The Enforcer: The Original Score Soundtrack Review

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by Chris McEneany Jun 15, 2008 at 12:00 AM

  • Movies review

    The Enforcer: The Original Score Soundtrack Review
    This is the one Dirty Harry score that's doing its own thing. Sans the prime mover and shaker of funkmeister Lalo Schifrin, Eastwood turned to one of his favourite composers for the third instalment of Insp. Callahan's chaotic career - the estimable perfectionist, Jerry Fielding. Heavily intoned with jazz flavourings - Eastwood's preferred slice of musical sound - Fielding, who was best known for his work with Sam Peckinpah and then Michael Winner, with The Wild Bunch and Straw Dogs (for the former) and Chato's Land and The Nightcomers (for the latter) providing scintillating proof that he could master both intense action as well as resounding classical ends of the spectrum, found the dive into urban gunplay a pleasant and diverting process. The relationship he developed with Eastwood also progressed with him scoring The Outlaw Josie Wales, Escape From Alcatraz and The Gauntlet for the actor/director.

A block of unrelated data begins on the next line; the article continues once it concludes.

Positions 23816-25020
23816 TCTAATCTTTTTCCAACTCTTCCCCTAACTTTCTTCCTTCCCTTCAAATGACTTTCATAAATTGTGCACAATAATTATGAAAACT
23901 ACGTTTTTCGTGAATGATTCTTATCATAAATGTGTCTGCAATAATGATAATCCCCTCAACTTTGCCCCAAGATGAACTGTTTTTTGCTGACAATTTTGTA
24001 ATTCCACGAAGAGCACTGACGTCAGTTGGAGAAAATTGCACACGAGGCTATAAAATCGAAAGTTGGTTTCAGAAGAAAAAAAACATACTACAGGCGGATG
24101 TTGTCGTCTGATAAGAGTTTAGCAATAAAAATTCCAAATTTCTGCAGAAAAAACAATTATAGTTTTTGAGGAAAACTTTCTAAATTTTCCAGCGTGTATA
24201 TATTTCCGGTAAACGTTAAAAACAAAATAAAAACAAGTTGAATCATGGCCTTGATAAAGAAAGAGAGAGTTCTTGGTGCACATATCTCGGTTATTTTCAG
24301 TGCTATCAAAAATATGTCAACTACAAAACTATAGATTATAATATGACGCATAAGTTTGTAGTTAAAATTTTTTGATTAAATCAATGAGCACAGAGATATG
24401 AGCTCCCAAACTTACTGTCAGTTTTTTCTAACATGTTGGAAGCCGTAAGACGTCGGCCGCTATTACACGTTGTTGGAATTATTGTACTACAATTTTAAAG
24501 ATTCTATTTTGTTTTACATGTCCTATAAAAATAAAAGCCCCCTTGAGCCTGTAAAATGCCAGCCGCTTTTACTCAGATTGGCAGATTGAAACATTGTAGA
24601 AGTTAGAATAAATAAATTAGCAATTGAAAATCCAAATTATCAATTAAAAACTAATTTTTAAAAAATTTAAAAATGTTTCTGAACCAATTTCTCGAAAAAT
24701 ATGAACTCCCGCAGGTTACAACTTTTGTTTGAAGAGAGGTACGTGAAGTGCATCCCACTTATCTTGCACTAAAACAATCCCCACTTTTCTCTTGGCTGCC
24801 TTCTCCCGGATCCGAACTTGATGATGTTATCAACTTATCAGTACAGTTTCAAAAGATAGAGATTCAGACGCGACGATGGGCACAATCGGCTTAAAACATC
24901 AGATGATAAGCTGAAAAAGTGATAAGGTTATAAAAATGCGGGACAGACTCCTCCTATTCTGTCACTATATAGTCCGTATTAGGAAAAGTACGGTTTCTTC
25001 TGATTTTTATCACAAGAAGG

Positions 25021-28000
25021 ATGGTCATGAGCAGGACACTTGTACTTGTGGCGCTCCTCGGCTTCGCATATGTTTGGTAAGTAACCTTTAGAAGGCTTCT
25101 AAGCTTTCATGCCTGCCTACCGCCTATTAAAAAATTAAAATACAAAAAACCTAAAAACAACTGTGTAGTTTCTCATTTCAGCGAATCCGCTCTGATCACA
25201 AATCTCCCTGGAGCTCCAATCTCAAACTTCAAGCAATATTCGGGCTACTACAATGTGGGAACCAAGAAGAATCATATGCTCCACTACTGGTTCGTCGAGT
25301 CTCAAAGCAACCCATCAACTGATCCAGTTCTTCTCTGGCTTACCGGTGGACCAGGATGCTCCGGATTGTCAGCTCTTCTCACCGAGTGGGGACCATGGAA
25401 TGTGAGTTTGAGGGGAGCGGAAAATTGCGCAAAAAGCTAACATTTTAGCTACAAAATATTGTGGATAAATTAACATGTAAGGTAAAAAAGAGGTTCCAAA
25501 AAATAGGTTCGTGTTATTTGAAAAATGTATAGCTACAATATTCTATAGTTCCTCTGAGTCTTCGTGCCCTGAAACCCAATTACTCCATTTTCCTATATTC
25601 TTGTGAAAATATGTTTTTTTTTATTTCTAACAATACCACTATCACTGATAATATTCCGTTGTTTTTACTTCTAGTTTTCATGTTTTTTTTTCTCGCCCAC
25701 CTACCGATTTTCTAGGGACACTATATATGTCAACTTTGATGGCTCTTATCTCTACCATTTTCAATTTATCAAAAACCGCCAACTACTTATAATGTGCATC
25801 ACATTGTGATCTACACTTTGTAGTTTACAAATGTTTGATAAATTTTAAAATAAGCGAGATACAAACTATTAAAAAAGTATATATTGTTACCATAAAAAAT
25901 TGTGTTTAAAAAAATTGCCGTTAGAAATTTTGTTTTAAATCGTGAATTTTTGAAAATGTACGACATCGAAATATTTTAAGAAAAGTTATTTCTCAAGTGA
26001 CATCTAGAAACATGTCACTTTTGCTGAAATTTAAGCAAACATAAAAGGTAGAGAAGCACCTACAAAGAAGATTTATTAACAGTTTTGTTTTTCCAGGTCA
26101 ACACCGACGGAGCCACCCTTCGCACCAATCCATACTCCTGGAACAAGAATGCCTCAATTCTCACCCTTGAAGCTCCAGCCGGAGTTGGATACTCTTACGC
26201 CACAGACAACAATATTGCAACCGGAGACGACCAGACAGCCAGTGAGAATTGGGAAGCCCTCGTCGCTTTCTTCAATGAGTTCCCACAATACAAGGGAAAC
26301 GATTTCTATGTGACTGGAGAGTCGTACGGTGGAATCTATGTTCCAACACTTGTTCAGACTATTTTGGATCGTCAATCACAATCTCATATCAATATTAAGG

Now, the thing is, for a long, long time I have not liked this score, and that is simply because out of all the films in the series, this is the jazziest. To me, when watching the movie, this element takes me out of the picture far too easily. Where Schifrin's jazz-fusion eminently worked - in the reflection of the era, the tone, the character and in the sheer excitement of it all - Fielding's compositions are altogether too breezy and upbeat. Just think about the Rooftop Chase as Harry pursues a fleet-footed bomb suspect across the skyline of the Bay Area and you'll realise that the sequence is shorn of all tension, all urgency and made much too playful by the harmless sounding club-exuberance. Far too often, the score seems to take the easy way out, lessening the issue of rogue hippies toting heavy firepower and knifing all and sundry in the back with one of the most vicious blades in history - a First War US Fighting Knife with built-in knuckle-duster. Although the film waters down the effect of the escalating violence despite a pretty large bodycount by injecting far more humour than had been evidenced in the first two instalments put together, not least with the controversial inclusion of Harry's new female partner, rookie Insp. Moore, played by Tyne Daly, this musical softening can't help but lower the film's suspense and excitement levels quite drastically.